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EUGENE, ORE. — Three and a half years after the Camp Fire incinerated the town of Paradise, Calif., Shelli Bryan, 66, still waits for relief money to rebuild her life.
“We’re living on the edge of poverty beyond any thing I could have ever imagined,” Bryan says.
A spark from a faulty transmission line, owned by private utility company Pacific Gas and Electric (PG&E), ignited the 153,336-acre blaze that destroyed 18,804 structures and killed 85 people in November 2018. To shield itself from billions of dollars of liability, PG&E filed for Chapter 11 bankruptcy protection in January 2019. As part of a settlement in December 2019, the company pledged $13.5 billion to fund the Fire Victim Trust, which would provide payments to victims of the 2015 Butte Fire, the 2017 North Bay Fires and the 2018 Camp Fire — all sparked by PG&E’s grid. Victims of the 2016 Ghost Ship Fires were also compensated through a settlement with PG&E where the company claimed no fault.
Today, only 65% of the 69,000 victims have received any relief money.
Soot damage rendered the home Bryan was renting unlivable and destroyed most of her belongings. Her storage unit also burned down. Cost of living increases have forced her out of California as she struggles to cover rising rent and medical bills. She did collect a preliminary payment of $34,000 from the Fire Victim Trust — on which she owed $26,000 in taxes. She asked her lawyer when she should expect the rest of her $187,00 payment, but was told “the same thing she says all the time: ‘We don’t know.’”
Under PG&E’s bankruptcy agreement, $6.75 billion of the pool for victim repayment was in cash; the other part was in 477 million shares of PG&E stock. The Fire Victim Trust was underfunded on the assumption that the stock price would eventually increase from $9 to $14.15 a share, but the stock price has only risen to about $12 a share. In February, the Fire Victim Trust completed a major selloff of 40 million shares of PG&E stock, which added around $480 million in cash to the fund but still left victims $80 million short. To make up the difference, the remaining shares now have to sell at $14.
Tammy Spirlock, 51, who lost her Magalia, Calif., home in one of the fires, was suspicious of the deal from the very beginning. “As soon as I heard that we were going to be paid half stock, I didn’t like that.” Her father had worked for PG&E for 33 years, and she had watched the price waver.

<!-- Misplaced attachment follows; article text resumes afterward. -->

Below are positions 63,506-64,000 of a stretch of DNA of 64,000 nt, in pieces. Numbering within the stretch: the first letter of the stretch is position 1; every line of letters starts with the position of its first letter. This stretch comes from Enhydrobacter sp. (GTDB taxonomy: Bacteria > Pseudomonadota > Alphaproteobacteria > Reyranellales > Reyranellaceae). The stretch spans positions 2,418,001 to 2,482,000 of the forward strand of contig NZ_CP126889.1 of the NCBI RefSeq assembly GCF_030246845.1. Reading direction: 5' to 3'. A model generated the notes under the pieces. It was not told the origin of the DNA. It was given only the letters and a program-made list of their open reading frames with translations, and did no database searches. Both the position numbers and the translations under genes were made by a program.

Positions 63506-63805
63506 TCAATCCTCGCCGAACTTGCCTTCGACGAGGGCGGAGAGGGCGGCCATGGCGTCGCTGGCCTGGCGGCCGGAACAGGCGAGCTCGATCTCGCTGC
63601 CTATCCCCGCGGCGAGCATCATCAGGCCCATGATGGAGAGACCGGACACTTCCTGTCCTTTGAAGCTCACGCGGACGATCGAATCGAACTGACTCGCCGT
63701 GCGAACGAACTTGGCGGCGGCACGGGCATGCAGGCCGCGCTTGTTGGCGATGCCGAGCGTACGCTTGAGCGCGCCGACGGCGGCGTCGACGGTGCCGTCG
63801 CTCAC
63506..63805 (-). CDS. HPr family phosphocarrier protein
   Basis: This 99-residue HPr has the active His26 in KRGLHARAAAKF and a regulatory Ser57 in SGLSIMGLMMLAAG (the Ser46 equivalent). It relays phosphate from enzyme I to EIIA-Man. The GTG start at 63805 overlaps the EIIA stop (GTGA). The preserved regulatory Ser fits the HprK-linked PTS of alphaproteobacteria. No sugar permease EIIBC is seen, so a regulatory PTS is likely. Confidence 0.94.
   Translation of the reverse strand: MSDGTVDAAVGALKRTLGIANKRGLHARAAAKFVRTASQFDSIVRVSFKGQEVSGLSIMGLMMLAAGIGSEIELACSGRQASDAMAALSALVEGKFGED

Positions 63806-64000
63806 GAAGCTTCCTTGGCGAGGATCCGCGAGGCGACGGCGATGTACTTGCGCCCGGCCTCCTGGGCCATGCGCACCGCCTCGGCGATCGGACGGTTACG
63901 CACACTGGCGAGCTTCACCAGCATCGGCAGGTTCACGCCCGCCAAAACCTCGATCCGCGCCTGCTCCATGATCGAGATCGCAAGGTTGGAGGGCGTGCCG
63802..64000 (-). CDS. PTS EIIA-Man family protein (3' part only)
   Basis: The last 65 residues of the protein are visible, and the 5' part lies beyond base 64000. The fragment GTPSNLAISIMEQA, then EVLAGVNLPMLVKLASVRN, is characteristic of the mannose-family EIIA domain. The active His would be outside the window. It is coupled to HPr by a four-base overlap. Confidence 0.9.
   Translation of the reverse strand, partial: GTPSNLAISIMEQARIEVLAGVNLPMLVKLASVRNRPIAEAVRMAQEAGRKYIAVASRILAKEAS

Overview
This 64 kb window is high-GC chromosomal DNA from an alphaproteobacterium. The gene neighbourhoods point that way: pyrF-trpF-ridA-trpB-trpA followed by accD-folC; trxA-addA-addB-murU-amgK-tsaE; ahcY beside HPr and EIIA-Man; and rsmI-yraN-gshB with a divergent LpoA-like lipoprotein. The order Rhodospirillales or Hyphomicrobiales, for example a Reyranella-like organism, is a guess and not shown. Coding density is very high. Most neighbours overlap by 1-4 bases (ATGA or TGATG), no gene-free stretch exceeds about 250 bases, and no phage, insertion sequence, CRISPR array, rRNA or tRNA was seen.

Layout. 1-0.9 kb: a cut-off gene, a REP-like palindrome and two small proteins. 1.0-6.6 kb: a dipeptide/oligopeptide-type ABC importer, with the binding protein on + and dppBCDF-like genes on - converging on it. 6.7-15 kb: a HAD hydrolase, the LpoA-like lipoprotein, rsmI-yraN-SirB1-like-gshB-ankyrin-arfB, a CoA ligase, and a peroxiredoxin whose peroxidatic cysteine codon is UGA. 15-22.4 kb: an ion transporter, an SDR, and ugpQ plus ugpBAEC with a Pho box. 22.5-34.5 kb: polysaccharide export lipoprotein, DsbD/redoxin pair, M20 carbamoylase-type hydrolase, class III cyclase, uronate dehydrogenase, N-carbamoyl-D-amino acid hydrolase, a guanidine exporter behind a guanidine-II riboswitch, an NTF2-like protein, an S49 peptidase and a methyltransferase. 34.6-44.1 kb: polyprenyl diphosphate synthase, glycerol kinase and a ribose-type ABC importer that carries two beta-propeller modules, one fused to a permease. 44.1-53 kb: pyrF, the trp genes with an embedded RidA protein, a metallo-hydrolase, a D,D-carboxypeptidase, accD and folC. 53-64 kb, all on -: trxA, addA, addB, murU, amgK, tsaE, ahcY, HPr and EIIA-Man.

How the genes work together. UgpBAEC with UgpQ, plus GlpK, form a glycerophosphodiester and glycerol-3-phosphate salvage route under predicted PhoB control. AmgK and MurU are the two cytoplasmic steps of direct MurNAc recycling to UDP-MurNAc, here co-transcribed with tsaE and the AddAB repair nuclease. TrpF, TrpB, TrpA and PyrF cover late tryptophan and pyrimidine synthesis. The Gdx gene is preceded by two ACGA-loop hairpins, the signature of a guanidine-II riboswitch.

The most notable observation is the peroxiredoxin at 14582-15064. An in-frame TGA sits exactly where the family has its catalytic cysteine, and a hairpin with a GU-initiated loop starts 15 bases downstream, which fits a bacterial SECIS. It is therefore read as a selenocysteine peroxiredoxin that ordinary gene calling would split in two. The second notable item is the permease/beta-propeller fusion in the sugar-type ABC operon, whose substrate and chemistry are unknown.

Spirlock tried to organize fire victims to vote against the 2019 settlement, but ultimately more than 85% approved it.
“If I had been told and knew exactly what the implications of a yes vote would mean,” Bryan reflects, “I would never have been part of the claim at all.”
Republican California State Assemblyman James Gallagher proposed a new bill in February to “ensure that the Fire Victim Trust is fully funded.” In committee, the bill was amended to, instead, mandate a review of whether PG&E’s actions hurt its stock value.
“We can tell you why the stock isn’t performing — because they keep burning things down,” Spirlock says. PG&E has also been accused of being responsible for the 2019 Kincade, 2020 Zogg and 2021 Dixie Fire.
“The shareholders knew exactly what was going to happen, so they bailed and took their shares with them, dropping our amounts even more,” Bryan says. Multiple Wall Street hedge funds involved in brokering the settlement deal unloaded 250 million shares of PG&E after it left bankruptcy, driving down the share price. The funds had received 169 million shares for free, amounting to $1.5 billion, as an “equity backstop” to maintain the price point — but without any stipulation that they couldn’t just sell the stock.
It was the “largest [giveaway] of its kind in the history of corporate bankruptcy,” according to a KQED and California Newsroom investigation.
As the first corporation to be held solely liable for a climate related disaster, PG&E is a test case. Legal scholar Alexander Gouzoules argues the bankruptcy system is not equipped to deal with disasters of this magnitude, and that using shares as compensation for creditors doesn’t work when “the shares … will continue to be impacted by the continuing risk of wildfires.”
Victims of the Dixie Fire will receive cash from PG&E, according to an April settlement, and California has now created a wildfire fund not reliant on share value.
But the Reclaim Our Power! Utility Justice Campaign says putting customers on the hook for victim compensation creates a “license to burn” for PG&E, rather than an incentive to update infrastructure.
Founded in 2018, Reclaim Our Power! aims to replace PG&E with a “safe, reliable, community-and worker-owned energy system that benefits all Californians.” As far as using PG&E shares to compensate fire victims goes, campaign coordinator Mari Rose Taruc says: “That is from the twisted minds of Wall Street to force fire survivors into that situation.”
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Jordan Allyn is a Chicago-based reporter and an In These Times editorial intern.